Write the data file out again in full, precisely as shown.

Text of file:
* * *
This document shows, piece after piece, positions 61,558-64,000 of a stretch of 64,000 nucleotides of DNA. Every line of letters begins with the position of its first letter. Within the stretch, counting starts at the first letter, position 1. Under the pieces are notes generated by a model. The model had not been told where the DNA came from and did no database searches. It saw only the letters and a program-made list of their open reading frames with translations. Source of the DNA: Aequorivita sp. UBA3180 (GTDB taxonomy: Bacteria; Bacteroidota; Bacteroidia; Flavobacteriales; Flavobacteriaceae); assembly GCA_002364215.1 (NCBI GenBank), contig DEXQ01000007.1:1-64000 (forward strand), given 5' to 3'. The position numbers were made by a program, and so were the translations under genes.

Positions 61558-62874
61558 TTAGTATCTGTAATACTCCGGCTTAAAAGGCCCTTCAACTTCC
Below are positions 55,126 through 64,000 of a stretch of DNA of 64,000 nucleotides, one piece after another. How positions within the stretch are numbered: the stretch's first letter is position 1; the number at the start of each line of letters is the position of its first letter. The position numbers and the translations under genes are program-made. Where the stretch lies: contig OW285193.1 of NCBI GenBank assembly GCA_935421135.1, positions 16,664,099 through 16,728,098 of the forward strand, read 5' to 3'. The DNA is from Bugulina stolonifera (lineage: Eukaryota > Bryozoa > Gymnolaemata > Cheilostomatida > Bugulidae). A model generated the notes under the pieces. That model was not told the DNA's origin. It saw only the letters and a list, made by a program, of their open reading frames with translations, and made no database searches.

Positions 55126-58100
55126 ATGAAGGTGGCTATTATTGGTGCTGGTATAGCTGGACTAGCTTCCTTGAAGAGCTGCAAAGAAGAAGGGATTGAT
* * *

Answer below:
This document shows, piece after piece, positions 61,558-64,000 of a stretch of 64,000 nucleotides of DNA. Every line of letters begins with the position of its first letter. Within the stretch, counting starts at the first letter, position 1. Under the pieces are notes generated by a model. The model had not been told where the DNA came from and did no database searches. It saw only the letters and a program-made list of their open reading frames with translations. Source of the DNA: Aequorivita sp. UBA3180 (GTDB taxonomy: Bacteria; Bacteroidota; Bacteroidia; Flavobacteriales; Flavobacteriaceae); assembly GCA_002364215.1 (NCBI GenBank), contig DEXQ01000007.1:1-64000 (forward strand), given 5' to 3'. The position numbers were made by a program, and so were the translations under genes.

Positions 61558-62874
61558 TTAGTATCTGTAATACTCCGGCTTAAAAGGCCCTTCAACTTCC
Below are positions 55,126 through 64,000 of a stretch of DNA of 64,000 nucleotides, one piece after another. How positions within the stretch are numbered: the stretch's first letter is position 1; the number at the start of each line of letters is the position of its first letter. The position numbers and the translations under genes are program-made. Where the stretch lies: contig OW285193.1 of NCBI GenBank assembly GCA_935421135.1, positions 16,664,099 through 16,728,098 of the forward strand, read 5' to 3'. The DNA is from Bugulina stolonifera (lineage: Eukaryota > Bryozoa > Gymnolaemata > Cheilostomatida > Bugulidae). A model generated the notes under the pieces. That model was not told the DNA's origin. It saw only the letters and a list, made by a program, of their open reading frames with translations, and made no database searches.

Positions 55126-58100
55126 ATGAAGGTGGCTATTATTGGTGCTGGTATAGCTGGACTAGCTTCCTTGAAGAGCTGCAAAGAAGAAGGGATTGAT